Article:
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Value in Use Analysis for New Product Introductions
 

Value in Use Analysis for New Product Introductions

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This paper shows successful examples of companies selling products based on value. Quantification of value is critical to a successful product introduction and this paper provides a basic overview of ...

This paper shows successful examples of companies selling products based on value. Quantification of value is critical to a successful product introduction and this paper provides a basic overview of the tools to measure it. In addition, a new tool, the Value Box is introduced to capture the value/price space and develop pricing strategy

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    Value in Use Analysis for New Product Introductions Value in Use Analysis for New Product Introductions Presentation Transcript

    • Value in Use Analysis and the Value Box© Concept for New Product Introductions
      Jose A. Briones, Ph.D.
      SpyroTek Performance Solutions, LLC.
      ASC Conference
      October 2009
    • Value and Innovation
      Innovation exists at the intersection of invention and value
      If your new product/invention/service does not offer value, it is just novel - not innovative.
      Your new offering must deliver value
      Meet an unmet need
      Innovation is not a measure of the change you make. It is a measure of the need you address
      www.spyrotek.com
    • How Do We Capture Value?
      Value is captured through
      Pricing
      Market share
      Brand awareness
      In order to capture value, we must first be able to measure value
      www.spyrotek.com
    • Pricing of a New Product
      There are multiple ways to approach pricing for a new product
      Cost-plus
      Competition-driven pricing.
      Customer-driven pricing
      Minimum Return on Investment (ROI)
      Cost in use analysis
      Value in use analysis.
      We must move away from cost-based pricing to value-based pricing
      www.spyrotek.com
    • Product/Project Minimum ROI Requirement Examples
      www.spyrotek.com
      Scope Change
      High
      Level 3
      Potential reward
      Translational
      Level 2
      Organic
      Level 1
      Low
      High
      Low
      Risk
    • Value in Use Analysis
      Value must be shared between seller and customer
      Customer will not switch from alternative technology unless new offering carries enough value to make the switch worthwhile
      Clayton Christensen: Customers do not buy products, they hire products to do a job.
      Define the job your product is hired to do and the benefit your customer gets from it
      Absolute price/unit is irrelevant. We must compare cost in use and value in use.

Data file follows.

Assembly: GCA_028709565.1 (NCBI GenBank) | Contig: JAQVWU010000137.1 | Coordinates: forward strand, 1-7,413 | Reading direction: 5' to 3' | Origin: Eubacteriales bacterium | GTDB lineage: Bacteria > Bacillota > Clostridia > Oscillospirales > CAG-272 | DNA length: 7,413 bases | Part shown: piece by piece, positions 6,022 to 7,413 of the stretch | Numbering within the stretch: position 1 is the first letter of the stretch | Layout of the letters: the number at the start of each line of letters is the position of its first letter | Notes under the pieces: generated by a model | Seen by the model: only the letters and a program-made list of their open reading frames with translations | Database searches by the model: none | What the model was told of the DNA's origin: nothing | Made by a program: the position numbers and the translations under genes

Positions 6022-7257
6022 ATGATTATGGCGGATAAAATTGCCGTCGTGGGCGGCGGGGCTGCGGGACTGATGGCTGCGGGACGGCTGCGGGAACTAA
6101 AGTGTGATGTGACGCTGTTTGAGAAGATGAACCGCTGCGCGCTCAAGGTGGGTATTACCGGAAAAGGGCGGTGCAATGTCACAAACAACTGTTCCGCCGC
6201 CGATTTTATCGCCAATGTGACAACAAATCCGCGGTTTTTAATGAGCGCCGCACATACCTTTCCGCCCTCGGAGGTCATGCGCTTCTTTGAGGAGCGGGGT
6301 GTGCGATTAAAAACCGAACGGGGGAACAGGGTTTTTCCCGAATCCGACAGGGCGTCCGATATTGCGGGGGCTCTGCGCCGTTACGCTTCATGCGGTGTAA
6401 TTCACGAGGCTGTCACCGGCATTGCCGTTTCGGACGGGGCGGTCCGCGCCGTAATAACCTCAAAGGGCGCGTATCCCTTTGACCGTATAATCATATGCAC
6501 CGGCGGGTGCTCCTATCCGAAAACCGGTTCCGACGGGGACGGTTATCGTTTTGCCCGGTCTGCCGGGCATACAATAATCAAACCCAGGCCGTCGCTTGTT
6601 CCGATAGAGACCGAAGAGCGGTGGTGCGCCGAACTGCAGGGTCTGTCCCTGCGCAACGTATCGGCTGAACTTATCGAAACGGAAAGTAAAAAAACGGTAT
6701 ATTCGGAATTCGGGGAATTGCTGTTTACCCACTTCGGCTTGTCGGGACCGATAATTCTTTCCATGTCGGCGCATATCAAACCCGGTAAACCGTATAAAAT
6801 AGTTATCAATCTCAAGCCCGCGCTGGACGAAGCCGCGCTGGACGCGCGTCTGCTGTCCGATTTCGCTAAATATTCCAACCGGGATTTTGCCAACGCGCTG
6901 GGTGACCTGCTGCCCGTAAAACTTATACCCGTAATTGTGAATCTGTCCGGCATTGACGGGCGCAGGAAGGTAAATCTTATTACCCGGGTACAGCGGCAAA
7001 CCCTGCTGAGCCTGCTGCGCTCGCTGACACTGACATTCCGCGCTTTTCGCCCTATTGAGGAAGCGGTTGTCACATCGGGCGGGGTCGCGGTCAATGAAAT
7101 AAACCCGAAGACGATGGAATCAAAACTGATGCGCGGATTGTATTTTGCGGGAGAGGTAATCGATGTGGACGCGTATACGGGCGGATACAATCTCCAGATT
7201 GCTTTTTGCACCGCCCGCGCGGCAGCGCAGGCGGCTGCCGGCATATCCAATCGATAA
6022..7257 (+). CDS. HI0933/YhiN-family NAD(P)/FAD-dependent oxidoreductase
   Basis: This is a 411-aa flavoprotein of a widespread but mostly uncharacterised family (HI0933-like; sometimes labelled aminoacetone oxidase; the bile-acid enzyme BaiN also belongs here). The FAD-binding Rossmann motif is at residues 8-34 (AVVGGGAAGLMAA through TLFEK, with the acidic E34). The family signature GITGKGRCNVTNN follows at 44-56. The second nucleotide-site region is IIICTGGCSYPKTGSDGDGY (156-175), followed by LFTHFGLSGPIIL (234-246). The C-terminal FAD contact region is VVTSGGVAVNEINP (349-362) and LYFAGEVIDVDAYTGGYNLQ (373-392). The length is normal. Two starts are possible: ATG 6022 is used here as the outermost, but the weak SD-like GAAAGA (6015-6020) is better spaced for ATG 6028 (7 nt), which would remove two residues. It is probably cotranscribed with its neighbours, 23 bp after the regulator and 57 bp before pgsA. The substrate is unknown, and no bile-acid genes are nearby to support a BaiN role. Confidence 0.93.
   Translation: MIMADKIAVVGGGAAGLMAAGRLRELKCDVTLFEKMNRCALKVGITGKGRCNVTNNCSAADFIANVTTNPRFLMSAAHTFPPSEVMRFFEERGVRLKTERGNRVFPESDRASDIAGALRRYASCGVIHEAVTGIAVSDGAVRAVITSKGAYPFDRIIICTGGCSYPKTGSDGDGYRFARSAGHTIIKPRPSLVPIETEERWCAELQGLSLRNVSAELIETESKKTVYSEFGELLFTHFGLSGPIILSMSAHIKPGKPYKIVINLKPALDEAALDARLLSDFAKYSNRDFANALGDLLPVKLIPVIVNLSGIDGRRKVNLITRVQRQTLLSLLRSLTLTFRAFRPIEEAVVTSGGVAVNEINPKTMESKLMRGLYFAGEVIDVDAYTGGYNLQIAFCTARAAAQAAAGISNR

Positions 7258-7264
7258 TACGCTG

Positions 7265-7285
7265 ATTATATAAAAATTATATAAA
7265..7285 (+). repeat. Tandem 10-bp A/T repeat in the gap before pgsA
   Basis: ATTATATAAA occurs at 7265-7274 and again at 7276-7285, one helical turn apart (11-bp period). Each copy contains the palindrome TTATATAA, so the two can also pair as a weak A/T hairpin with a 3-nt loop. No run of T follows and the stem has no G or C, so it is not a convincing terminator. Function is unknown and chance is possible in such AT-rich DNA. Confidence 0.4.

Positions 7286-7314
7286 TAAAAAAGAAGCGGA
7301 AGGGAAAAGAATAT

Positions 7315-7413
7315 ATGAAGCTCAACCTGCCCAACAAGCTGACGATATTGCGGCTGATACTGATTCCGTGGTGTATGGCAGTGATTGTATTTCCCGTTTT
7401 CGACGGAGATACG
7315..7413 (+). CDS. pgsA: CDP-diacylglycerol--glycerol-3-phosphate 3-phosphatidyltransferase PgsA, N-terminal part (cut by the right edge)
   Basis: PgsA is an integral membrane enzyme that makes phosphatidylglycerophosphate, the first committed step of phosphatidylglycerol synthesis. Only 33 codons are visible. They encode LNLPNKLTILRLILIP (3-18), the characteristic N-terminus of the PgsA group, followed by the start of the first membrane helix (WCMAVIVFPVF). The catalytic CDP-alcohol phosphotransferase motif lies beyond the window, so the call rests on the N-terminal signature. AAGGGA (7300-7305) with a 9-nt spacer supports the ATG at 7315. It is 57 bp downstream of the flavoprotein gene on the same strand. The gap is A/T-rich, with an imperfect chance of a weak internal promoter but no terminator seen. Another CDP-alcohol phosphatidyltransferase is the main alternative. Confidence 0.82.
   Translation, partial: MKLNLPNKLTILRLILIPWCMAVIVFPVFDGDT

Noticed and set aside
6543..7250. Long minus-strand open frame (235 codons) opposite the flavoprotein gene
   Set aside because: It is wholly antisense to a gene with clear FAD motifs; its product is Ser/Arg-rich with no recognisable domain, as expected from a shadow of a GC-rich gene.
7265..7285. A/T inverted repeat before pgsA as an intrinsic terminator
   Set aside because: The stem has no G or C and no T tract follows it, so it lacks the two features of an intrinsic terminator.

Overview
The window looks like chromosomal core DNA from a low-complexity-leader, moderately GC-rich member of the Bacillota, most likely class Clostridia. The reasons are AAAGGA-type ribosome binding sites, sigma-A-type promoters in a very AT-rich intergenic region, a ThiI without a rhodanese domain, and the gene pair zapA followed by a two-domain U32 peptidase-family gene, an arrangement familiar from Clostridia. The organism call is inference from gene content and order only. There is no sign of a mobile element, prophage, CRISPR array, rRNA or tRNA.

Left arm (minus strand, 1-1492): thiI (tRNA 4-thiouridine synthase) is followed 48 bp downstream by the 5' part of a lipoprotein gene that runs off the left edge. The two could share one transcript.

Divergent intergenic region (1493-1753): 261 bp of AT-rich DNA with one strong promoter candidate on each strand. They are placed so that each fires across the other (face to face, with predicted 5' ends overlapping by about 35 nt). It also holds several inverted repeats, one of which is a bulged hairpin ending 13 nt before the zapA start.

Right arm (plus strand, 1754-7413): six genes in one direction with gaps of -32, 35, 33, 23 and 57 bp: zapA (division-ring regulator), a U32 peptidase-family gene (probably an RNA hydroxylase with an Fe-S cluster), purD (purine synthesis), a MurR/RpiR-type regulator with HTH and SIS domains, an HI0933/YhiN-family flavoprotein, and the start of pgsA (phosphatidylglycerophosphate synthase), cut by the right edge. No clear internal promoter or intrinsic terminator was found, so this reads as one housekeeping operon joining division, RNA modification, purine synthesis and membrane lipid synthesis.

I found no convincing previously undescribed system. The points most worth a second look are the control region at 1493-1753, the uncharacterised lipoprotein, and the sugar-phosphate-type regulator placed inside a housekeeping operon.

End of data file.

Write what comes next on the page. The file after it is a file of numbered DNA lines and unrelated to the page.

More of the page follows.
www.spyrotek.com
    • Gillette’s Custom Plus Disposable
      Amazon’s price of 3 Pack with 10 razors/pack: $10.61
      Cost/razor: $0.35
      www.spyrotek.com
    • Gillette’s Fusion
      Amazon’s price: $16.95
      8 Cartridges
      Cost/cartridge: $2.12
      www.spyrotek.com
    • Gillette’s Custom Plus vs. Fusion
      • Price of product
      • $10.61 vs. 16.95
      • Fusion package is 50% more expensive
      • The custom plus package has 30 units vs. 8 for the Fusion
      • Cost in use
      • $2.12. vs $0.35 per razor.
      • Fusion has a unit product cost 6 times higher than Custom Plus
      • Why would a customer choose to buy a product that has a cost 6 times higher?
      • The customer believes that the additional value in use that the Fusion provides justifies the additional cost in use
      • Durability of blade
      • Comfort
      • Less irritation
      www.spyrotek.com
    • 3M Scotch® Tape
      Amazon price: $1.00
      300’ length
      Cost per inch: $0.003
      Cost to hang a poster:
      $0.01
      www.spyrotek.com
    • 3M Command® Strips
      Amazon Price: $1.95
      12 strips
      Cost per strip: $0.15
      Cost to hang a poster:
      $0.60
      www.spyrotek.com
    • Scotch Tape vs. Command Strips
      Price of product
      $0.99 vs. $1.95
      Scotch tape sells for half the price of Commander strips
      Using Scotch tape, the user can hang 75 posters vs. 3 for the command strips
      Cost in use
      $0.01 vs $0.60 to hang one poster
      Commander strips have a product cost twice as high as Scotch tape but 60 times the cost in use to hang up a poster.
      Why would a customer choose to buy a product that has a cost in use 60 times higher?
      The customer believes that the additional value in use that Commander provides justifies the additional cost in use
      Less damage to walls
      Simplicity to remove
      Durability
      www.spyrotek.com
    • Economic Value Definition
      Reference Value (RV): The cost of the competing product that the customer views as the best alternative to our product
      Differentiation Value: (DV) The value to the customer (both positive and negative) of any differences between our offering and the reference product.
      Economic value (EV): The price of the customer best alternative (reference value) plus the value of whatever differentiates the offering from the alternative (differentiation value).
      EV=RV+DV
      www.spyrotek.com
    • The Concept of “Hard” vs. “Soft” Value in Use
      Hard or objective value in use is value which can be readily quantified by the customer: “cash out the door”
      Raw material savings
      Energy savings
      Reduction in spare parts cost
      Increased production that results in direct cost savings such as reduced overtime
      Soft or subjective value in use are benefits that, while real, can not be quickly quantified or monetized immediately by the customer.
      Improved safety
      Improved quality, less returns
      Environmental/Green benefits
      Increased production rates when the plant is not at full capacity
      www.spyrotek.com
    • Economic Value Analysis
      Step 1: Identify the cost in use of the competitive product or process that the customer views as the best alternative
      Step 2: Identify all factors that differentiate your product from the competitive offering
      Step 3: Determine the value to the customer of these differentiating factors. Sources of value can be subjective or objective.
      Step 4: Add up the reference value and the differentiation value to determine the economic value.
      www.spyrotek.com
    • Value Maximization
      In order to maximize value, we must determine the value in use associated with our product by using mapping tools
      There is no “perfect” value analysis technique. All techniques will have advantages and disadvantages.  
      The value captured by of your product will also depend on the number of players in the value chain that will split the value of the product